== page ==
After the procedure, pain and/or pressure in the ear due to fluid build-up should be alleviated. Hearing loss due to fluid build-up should improve as well.
Complications are rare, but no procedure is completely free of risk. If you are planning to have a myringotomy, your doctor will review a list of possible complications, which may include:
- Failure of the myringotomy incision in the ear drum to heal as expected
- Hearing loss
- Injury to ear structures other than the ear drum
- Need for repeat surgery
What to Expect
Your doctor will likely do the following:
- Blood tests
- Hearing test
- Tympanogram—a test that measures how well the ear drum responds to changes in pressure
- Examine the external ear and the ear drum with a special instrument called an otoscope
Leading up to your procedure:
- Arrange for a ride to and from the procedure.
- Do not eat or drink anything for at least eight hours before the procedure.
Talk to your doctor about your medicines. You may be asked to stop taking some medicines up to one week before the procedure, like:
or other anti-inflammatory drugs
Blood thinners, such as
General anesthesia is most often used. You will be asleep. In some cases, a local anesthetic will be used to numb the ear.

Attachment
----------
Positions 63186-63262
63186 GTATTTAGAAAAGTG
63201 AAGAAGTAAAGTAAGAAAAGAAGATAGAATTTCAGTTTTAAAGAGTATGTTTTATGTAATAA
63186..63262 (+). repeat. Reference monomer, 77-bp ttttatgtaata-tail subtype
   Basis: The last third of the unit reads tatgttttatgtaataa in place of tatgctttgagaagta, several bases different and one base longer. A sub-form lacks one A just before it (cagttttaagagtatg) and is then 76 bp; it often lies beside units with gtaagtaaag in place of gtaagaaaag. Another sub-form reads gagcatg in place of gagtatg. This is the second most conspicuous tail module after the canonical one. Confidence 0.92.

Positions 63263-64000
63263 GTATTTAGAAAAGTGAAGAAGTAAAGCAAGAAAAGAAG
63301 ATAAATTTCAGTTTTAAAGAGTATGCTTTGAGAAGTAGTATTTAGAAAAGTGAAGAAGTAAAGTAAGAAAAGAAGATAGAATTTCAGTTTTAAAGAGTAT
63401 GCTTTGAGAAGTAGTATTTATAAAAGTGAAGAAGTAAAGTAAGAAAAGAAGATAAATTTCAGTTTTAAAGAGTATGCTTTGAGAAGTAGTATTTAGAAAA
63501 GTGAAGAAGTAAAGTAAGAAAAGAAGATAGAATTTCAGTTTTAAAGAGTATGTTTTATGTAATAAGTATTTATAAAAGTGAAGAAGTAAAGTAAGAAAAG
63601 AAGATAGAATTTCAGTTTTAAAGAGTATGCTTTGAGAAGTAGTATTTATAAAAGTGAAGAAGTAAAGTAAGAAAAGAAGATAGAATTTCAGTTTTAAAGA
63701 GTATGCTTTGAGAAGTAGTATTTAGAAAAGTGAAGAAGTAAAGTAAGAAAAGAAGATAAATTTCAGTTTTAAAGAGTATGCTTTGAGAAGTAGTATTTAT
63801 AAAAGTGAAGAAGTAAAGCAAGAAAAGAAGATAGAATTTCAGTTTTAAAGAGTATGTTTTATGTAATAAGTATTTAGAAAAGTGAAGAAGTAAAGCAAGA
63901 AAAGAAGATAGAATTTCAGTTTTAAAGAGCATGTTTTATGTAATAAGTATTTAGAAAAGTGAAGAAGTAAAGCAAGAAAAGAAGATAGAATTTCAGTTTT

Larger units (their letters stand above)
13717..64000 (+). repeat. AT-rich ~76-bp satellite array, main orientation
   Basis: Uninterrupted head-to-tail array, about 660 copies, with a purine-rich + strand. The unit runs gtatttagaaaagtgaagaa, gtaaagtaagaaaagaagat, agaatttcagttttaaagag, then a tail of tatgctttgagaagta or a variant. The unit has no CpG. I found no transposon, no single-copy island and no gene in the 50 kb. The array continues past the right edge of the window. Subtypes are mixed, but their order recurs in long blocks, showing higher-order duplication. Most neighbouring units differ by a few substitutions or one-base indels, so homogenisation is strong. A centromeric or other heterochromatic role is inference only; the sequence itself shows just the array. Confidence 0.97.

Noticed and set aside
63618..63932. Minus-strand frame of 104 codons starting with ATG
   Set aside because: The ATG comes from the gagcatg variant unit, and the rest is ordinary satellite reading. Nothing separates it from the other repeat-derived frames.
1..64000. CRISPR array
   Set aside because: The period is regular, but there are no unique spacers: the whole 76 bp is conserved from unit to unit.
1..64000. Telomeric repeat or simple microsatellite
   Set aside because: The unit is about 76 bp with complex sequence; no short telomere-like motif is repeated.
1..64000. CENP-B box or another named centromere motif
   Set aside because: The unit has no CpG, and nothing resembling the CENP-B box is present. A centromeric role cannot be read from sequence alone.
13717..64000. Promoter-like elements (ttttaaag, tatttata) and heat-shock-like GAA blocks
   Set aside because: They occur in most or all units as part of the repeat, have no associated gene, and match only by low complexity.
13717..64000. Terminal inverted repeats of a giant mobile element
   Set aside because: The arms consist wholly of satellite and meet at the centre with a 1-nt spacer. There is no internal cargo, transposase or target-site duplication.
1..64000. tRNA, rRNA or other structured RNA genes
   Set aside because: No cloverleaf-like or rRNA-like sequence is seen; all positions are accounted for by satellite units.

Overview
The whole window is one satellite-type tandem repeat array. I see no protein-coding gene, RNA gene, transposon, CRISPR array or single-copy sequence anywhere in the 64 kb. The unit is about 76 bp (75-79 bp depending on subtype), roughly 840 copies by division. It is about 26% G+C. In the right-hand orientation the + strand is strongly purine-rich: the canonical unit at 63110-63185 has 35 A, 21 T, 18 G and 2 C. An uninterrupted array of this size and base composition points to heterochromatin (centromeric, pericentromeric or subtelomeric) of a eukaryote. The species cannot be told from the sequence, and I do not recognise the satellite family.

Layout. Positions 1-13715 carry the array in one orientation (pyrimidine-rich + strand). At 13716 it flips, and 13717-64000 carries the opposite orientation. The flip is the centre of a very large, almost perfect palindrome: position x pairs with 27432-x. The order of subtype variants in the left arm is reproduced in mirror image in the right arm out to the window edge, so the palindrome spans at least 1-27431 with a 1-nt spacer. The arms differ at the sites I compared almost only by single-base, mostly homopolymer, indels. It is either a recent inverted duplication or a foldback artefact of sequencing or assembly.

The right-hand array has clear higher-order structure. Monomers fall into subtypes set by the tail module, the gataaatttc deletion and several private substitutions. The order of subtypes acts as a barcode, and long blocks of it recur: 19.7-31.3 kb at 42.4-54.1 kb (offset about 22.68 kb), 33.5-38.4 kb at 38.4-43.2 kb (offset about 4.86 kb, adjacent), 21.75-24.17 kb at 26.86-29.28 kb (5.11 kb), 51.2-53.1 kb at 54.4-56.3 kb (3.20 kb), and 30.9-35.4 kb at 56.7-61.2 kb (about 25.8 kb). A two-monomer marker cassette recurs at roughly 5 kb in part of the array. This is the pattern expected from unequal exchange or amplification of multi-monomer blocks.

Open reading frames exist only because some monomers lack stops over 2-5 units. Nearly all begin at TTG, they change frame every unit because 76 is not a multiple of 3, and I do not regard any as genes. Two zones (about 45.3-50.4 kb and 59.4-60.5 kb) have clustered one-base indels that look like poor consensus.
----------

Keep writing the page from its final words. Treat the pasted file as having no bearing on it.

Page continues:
A small microscope is placed in position to give the doctor a better view. A tiny incision will be made in the eardrum. Fluid from the middle ear will then be drained. In most cases, a small tube will be inserted and left in place. This will allow the drainage to continue.
No stitches will be used to close the incision. The incision will heal itself. The procedure is often done on both ears. Some doctors may use a laser beam to make the opening in the ear drum.
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The surgery will last about 15–20 minutes.
Anesthesia prevents pain during surgery. You may have minor pain after surgery. Your doctor can give you pain medicine or recommend a nonprescription pain reliever to manage this discomfort. Also, lidocaine ear drops may be given to decrease pain.
If ear tubes are inserted, you may feel popping, pulsation, clicking, or minor pain when burping, chewing, or yawning until the ear heals around the tubes.
After the procedure, be sure to follow your doctor's
which may include:
- If cotton was placed in the ear canal to absorb postsurgical drainage, change it regularly. (Drainage should end or reduce to a minimal amount within 2-3 days.)